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    Specifications: Panasonic LX10 vs Sony A99 II

    Below is a side-by-side comparison of the specs of the two cameras to facilitate a quick review of their differences and common features.

    Camera Specifications
    Camera Model Panasonic LX10 Sony A99 II
    Camera Type Fixed lens compact camera Digital single lens reflex
    Camera Lens 24-72mm f/1.4-2.8 Sony A mount lenses
    Launch Date September 2016 September 2016
    Launch Price USD 699 USD 3,199
    Sensor Specs Panasonic LX10 Sony A99 II
    Sensor Technology BSI-CMOS BSI-CMOS
    Sensor Format 1" Sensor Full Frame Sensor
    Sensor Size 13.2 x 8.8 mm 35.9 x 24.0 mm
    Sensor Area 116.16 mm2 861.6 mm2
    Sensor Diagonal 15.9 mm 43.2 mm
    Crop Factor 2.7x 1.0x
    Sensor Resolution 20 Megapixels 42.2 Megapixels
    Image Resolution 5472 x 3648 pixels 7952 x 5304 pixels
    Pixel Pitch 2.41 μm 4.52 μm
    Pixel Density 17.18 MP/cm2 4.90 MP/cm2
    Moiré control Anti-Alias filter no AA filter
    Movie Capability 4K/30p Video 4K/30p Video
    ISO Setting 125 - 12,800 ISO 100 - 25,600 ISO
    ISO Boost 80 - 25,600 ISO 50 - 25,600 ISO
    Image Processor Venus BIONZ X
    DXO Sensor Quality (score) .. 92
    DXO Color Depth (bits) .. 25.4
    DXO Dynamic Range (EV) .. 13.4
    DXO Low Light (ISO) .. 2317
    Screen Specs Panasonic LX10 Sony A99 II
    Viewfinder Type no viewfinder Electronic viewfinder
    Viewfinder Field of View 100%
    Viewfinder Magnification 0.78x
    Viewfinder Resolution 2400k dots
    Top-Level Screen no Top Display Control Panel
    LCD Framing Live View Live View
    Rear LCD Size 3.0inch 3.0inch
    LCD Resolution 1040k dots 1229k dots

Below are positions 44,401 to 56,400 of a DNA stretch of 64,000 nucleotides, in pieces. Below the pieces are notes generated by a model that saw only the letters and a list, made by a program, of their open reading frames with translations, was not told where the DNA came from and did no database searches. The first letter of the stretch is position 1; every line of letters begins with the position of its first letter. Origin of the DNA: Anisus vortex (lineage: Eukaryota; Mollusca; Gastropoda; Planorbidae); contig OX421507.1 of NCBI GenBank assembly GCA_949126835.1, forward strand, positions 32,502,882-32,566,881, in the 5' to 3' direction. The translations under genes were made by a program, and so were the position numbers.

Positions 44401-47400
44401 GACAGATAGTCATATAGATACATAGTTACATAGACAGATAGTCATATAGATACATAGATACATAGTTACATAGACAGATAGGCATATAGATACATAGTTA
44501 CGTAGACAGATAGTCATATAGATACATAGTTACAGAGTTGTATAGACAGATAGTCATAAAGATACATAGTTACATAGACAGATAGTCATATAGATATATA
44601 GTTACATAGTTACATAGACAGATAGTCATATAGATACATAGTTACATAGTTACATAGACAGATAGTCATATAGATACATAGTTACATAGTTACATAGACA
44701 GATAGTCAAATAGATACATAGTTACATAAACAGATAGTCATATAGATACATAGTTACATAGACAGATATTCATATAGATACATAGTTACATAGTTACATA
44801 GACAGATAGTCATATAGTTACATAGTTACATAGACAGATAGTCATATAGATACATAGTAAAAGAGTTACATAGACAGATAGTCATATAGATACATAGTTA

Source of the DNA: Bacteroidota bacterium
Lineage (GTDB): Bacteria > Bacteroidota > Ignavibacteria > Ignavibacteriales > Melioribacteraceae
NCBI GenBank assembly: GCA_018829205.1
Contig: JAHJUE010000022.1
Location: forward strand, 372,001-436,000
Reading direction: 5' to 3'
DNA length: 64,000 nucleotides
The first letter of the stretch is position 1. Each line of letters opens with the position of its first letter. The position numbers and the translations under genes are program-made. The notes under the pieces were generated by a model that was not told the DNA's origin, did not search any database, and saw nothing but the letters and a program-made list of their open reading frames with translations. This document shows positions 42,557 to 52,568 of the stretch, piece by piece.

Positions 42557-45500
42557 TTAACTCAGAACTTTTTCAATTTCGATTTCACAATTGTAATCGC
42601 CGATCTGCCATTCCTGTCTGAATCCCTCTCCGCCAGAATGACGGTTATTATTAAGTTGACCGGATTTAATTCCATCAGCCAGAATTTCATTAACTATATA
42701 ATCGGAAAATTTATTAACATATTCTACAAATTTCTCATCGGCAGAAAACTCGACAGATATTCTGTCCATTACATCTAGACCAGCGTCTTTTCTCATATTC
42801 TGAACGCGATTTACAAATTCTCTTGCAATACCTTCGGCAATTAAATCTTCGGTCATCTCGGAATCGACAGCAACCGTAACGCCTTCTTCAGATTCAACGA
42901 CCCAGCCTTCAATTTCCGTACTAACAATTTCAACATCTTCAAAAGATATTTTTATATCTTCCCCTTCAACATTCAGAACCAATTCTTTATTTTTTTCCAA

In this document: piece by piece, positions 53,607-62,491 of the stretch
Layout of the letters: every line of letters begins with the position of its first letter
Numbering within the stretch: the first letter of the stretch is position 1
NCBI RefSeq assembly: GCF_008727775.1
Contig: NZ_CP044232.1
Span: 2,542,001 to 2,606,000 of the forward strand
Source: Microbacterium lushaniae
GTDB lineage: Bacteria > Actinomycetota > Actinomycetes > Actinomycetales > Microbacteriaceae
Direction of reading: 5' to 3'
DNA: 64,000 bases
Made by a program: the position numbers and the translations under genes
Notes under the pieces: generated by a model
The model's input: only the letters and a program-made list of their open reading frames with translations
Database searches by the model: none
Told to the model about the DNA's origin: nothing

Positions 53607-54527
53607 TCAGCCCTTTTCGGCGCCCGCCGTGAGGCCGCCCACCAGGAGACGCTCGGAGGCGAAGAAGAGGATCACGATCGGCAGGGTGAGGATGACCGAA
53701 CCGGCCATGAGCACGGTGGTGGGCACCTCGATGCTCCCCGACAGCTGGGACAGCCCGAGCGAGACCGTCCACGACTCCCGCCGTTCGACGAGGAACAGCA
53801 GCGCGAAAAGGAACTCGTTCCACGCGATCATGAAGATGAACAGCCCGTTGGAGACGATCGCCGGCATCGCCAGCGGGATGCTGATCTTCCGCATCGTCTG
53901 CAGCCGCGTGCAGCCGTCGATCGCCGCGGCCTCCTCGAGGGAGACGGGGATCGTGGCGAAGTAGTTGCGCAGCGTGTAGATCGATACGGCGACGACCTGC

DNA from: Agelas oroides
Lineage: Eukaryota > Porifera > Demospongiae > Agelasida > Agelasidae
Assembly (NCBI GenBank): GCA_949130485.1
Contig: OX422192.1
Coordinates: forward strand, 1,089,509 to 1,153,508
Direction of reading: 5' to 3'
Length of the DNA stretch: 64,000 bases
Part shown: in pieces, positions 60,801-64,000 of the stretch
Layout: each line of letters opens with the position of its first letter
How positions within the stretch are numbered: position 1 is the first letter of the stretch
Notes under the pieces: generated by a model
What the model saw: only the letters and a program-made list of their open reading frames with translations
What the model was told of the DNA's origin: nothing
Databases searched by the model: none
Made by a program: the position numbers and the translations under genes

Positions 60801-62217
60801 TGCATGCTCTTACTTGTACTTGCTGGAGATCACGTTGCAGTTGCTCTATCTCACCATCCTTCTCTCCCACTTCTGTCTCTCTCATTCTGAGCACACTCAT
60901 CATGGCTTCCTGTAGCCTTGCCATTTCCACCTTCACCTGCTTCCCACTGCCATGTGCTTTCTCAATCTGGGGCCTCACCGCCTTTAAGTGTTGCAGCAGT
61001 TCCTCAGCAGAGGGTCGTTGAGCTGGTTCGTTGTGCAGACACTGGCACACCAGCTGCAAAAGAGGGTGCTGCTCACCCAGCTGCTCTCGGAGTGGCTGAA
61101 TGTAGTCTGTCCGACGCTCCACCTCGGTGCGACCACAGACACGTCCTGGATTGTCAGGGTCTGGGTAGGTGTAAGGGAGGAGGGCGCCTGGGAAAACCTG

LCD Attachment Tilting screen Fully flexible screen
    Touch Input Touchscreen no Touchscreen
    Shooting Specs Panasonic LX10 Sony A99 II
    Focus System Contrast-detect AF Phase-detect AF
    Manual Focusing AidFocus PeakingFocus Peaking
    Max Shutter Speed (mechanical) 1/4000s 1/8000s
    Continuous Shooting 10 shutter flaps/s 12 shutter flaps/s
    Electronic Shutterup to 1/16000sno E-Shutter
    Time-Lapse PhotographyIntervalometer built-inno Intervalometer
    Image StabilizationIn-body stabilizationIn-body stabilization
    Fill Flash Build-in Flash no On-Board Flash
    Storage Medium SDXC cards MS or SDXC cards
    Second Storage Option Single card slot Dual card slots
    UHS card support UHS-I UHS-I
    Connectivity Specs Panasonic LX10 Sony A99 II
    External Flash no Hotshoe Hotshoe
    Studio Flash no PC Sync PC Sync socket
    USB Connector USB 2.0 USB 2.0
    HDMI Port micro HDMI micro HDMI
    Microphone Port no MIC socket External MIC port
    Headphone Socket no Headphone port Headphone port
    Wifi Support Wifi built-in Wifi built-in
    Near-Field Communication no NFC NFC built-in
    Bluetooth Support no Bluetooth Bluetooth built-in
    Body Specs Panasonic LX10 Sony A99 II
    Environmental Sealingnot weather sealedWeathersealed body
    Battery Type DMW-BLH7 NP-FM500H
    Battery Life (CIPA)260 shots per charge490 shots per charge
    In-Camera Charging USB charging no USB charging
    Body Dimensions 106 x 60 x 42 mm
    (4.2 x 2.4 x 1.7 in)
    143 x 104 x 76 mm
    (5.6 x 4.1 x 3.0 in)
    Camera Weight 310 g (10.9 oz) 849 g (29.9 oz)